There is nothing wrong with the parrotlet, but the human may need a bit of coaching. So please keep reading this paragraph, if you chase a parrotlet it will learn to fear, you. If you don’t handle the bird, it won’t get a chance to bond with you. Try to quickly catch your parrotlet with 2 hands not one until your parrotlet is trained to step up.
If your bird is nibbling and you or child have soft skin place on some wool gloves and the bird may chew on this a while during handling, but it won’t last very. The bird will soon stop chewing and start to relax.
If a bird is jumpy make sure you handle the bird on a couch or a bed until they settle down, this can save the bird as repeated falls can rattle the birds’ organs and easily kill a baby parrotlet. Birds including parrotlets do not have a diaphragm, so their organs kind of hang in their cavity and are more susceptible to damage than a small rodent of the same size.
Ignore bad behavior and reward good behavior. If your parrotlet runs away, gently pick up and continue calmly handling. If you allow your parrotlet to run away and not be handled, it will not form a bond.
The parrotlet being close to you, will create a bond and your parrotlet will get used to you.
Keep an eye on children, they can handle a small parrotlet to death all too easily. Many children do not understand how to train a bird and they will need supervision and coaching from parents.
first steps in training your baby hand raised parrotlet.
After handling your bird then get them to stand on your finger
get your parrotlet to step up from one finger to another by placing your free finger Infront of the parrotlet and slightly pushing on the chest. This will encourage the parrotlet to step up.
once your parrotlet is stepping up on your fingers then train them to step up from your finger onto a perch and reverse.
Teaching your hand reared parrotlet to talk
Some parrotlet simply won’t talk, and some will. This is a lucky dip, but to increase the chance of your bird talking you need to repeat words to them over and over again. Some people cheat and played recordings to their bird, and this has worked quite well.
Pure albino parrotlets can’t be sexed visually but most other colours can by simply looking sat the purple blue colour on top of and on the wings. Females lack this colouration. Another way to sex your parrotlets is to get the DNA analized such as DNA solutions
Wing trimming a hand raised parrotlet.
There are pros and cons to both sides and having your parrotlet’ wings trimmed will not ensure it can’t fly away. Done correctly, it can reduce flight, allow them to glide safely to the ground.
Many new owners allow their parrotlet’ wings to grow out this is our prefered method. This is great too as the parrotlet gets plenty of exercise, however there is a greater risk of losing your parrotlet. If you choose to have your parrotlet fully flighted, make sure all windows and doors are closed while your parrotlet is out. It is also a good idea to harness train your parrotlet for outings.
We get asked all the time, if a wing trim is painful for a parrotlet?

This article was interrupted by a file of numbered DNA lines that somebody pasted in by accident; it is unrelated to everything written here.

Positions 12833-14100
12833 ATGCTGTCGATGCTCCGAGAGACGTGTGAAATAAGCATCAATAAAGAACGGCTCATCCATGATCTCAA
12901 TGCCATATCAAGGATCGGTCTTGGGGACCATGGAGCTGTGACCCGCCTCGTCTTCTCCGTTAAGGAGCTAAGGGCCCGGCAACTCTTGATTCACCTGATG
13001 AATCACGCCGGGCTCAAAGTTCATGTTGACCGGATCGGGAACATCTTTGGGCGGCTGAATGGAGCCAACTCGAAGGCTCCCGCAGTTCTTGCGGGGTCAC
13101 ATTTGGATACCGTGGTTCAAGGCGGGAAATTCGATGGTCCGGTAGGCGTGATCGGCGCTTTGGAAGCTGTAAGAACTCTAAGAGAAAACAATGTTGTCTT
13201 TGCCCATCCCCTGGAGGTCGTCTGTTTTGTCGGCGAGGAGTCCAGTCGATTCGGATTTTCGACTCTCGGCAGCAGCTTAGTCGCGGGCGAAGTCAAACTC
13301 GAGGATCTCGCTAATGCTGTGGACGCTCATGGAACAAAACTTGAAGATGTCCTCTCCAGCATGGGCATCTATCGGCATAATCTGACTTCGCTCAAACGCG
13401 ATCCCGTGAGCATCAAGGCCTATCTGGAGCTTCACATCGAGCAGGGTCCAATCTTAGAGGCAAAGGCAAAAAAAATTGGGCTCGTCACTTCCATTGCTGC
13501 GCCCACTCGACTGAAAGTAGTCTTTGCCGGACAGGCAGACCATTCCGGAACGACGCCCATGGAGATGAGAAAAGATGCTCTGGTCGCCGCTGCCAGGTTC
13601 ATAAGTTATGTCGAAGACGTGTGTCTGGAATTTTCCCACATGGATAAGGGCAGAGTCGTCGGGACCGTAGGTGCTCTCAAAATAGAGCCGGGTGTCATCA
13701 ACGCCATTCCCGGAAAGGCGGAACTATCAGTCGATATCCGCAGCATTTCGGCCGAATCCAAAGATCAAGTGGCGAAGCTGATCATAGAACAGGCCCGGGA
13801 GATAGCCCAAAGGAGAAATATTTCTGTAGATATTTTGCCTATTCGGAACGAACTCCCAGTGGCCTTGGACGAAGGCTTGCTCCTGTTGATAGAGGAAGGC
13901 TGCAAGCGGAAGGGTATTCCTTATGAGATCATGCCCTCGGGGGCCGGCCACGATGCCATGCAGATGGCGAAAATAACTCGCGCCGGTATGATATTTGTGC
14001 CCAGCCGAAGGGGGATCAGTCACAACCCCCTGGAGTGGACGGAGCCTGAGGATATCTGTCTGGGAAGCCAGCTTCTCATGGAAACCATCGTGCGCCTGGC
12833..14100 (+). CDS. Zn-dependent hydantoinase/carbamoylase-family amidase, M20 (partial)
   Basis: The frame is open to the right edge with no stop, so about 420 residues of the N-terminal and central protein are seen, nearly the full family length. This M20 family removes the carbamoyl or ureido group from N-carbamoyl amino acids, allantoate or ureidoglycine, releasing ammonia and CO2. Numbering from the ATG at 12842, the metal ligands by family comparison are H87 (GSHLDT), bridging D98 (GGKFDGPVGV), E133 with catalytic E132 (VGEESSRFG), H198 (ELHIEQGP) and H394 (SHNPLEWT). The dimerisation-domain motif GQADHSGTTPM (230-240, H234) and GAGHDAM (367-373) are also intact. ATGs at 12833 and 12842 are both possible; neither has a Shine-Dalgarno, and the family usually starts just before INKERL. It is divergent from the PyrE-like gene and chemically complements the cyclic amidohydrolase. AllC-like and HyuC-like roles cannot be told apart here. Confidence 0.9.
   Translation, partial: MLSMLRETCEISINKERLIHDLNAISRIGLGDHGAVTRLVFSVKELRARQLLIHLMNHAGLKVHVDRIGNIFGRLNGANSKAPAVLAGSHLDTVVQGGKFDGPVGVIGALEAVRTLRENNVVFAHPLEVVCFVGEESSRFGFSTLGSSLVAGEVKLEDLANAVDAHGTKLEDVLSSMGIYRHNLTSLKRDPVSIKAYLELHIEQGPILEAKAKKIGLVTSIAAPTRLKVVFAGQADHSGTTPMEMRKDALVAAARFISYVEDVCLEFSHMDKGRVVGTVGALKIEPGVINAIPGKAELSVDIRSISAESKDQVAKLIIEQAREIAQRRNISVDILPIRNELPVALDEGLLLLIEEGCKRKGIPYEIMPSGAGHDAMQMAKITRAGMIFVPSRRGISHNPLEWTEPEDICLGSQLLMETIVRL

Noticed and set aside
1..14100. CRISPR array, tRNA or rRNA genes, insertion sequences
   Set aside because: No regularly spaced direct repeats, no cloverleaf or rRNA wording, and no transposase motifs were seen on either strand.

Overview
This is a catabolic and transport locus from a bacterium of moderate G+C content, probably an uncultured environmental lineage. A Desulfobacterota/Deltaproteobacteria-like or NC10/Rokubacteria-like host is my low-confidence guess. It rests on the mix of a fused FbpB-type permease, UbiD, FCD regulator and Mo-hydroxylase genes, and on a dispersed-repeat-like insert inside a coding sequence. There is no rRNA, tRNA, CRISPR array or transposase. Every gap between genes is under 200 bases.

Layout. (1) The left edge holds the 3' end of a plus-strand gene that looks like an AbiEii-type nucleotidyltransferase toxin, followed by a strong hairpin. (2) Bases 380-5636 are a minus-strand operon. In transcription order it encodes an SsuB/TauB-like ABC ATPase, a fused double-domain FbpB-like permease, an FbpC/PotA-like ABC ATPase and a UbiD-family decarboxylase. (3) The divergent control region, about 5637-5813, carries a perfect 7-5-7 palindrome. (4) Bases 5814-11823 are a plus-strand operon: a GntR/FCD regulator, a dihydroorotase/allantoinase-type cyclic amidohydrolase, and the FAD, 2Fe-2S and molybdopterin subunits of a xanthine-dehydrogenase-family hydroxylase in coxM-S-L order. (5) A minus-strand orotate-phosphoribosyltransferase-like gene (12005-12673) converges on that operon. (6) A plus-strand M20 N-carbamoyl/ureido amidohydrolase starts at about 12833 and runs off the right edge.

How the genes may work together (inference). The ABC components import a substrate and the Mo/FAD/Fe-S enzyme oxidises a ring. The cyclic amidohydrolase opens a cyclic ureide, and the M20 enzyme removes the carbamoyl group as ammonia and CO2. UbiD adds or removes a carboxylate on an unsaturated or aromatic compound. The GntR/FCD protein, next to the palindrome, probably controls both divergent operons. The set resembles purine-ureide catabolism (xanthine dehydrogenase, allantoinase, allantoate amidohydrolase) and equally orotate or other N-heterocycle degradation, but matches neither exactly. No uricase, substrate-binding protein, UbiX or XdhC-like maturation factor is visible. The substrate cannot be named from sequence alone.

parrotlet’ feathers are made out of keratin, the same as our hair. So, when a wing trim is done correctly, it’s about as painful as getting a haircut. Our parrotlet experts know how to trim a parrotlets’ wings with as little stress as possible on your parrotlet.
Most parrotlets go through a molt at least twice a year and re-grow their flight feathers. If you have a parrotlet with trimmed wings, keep an eye out for when they molt, and flight feather start to grow back. They go from 0 to 100 very fast.
We do wing trims in store, no need to make an appointment. We do walk ins any day of the week.
Our baby birds all come with their flight feathers trimmed for a number of reasons. As they are hand reared, they are all done so flighted but are trimmed usually about a week prior to arriving at Birdsville. This is because we have the public coming and going, with deliveries also opening up different doors in store. As you can imagine birds fly very quickly and can fly straight out the door un clipped. Also customers at looking at adding one of our birds to their family unit will want to handle our hand reared birds. If they are flighted this simply wouldn’t be possible as they can simply fly off and could possibly fly into a window, wall or even outside.
A baby parrotlet with trimmed wings on average takes about 4 to 6 months to grow back.
Parrotlet Essentials list
Carry Enclosure – Every parrotlet owner needs one for safe transport, also useful for birdy adventures or to hold during enclosure cleans.
Quality Seed – High grade budgie mix is an excellent mix for parrotlets as long as its high quality. Avoid low grade chain store or supermarket budgie mixes with filler, as it may decrease your parrotlet’s health/survival rate. Our Birdsville Budgie mix is of the highest grade and has no filler. High grade grains not only keeping your parrotlet healthy but also saving you money as it has little wastage. If you need convincing place our quality seed mix in one container and place the generic mix in the other and watch what the bird will do. They taste the freshness and the quality and will always eat the better-quality grain.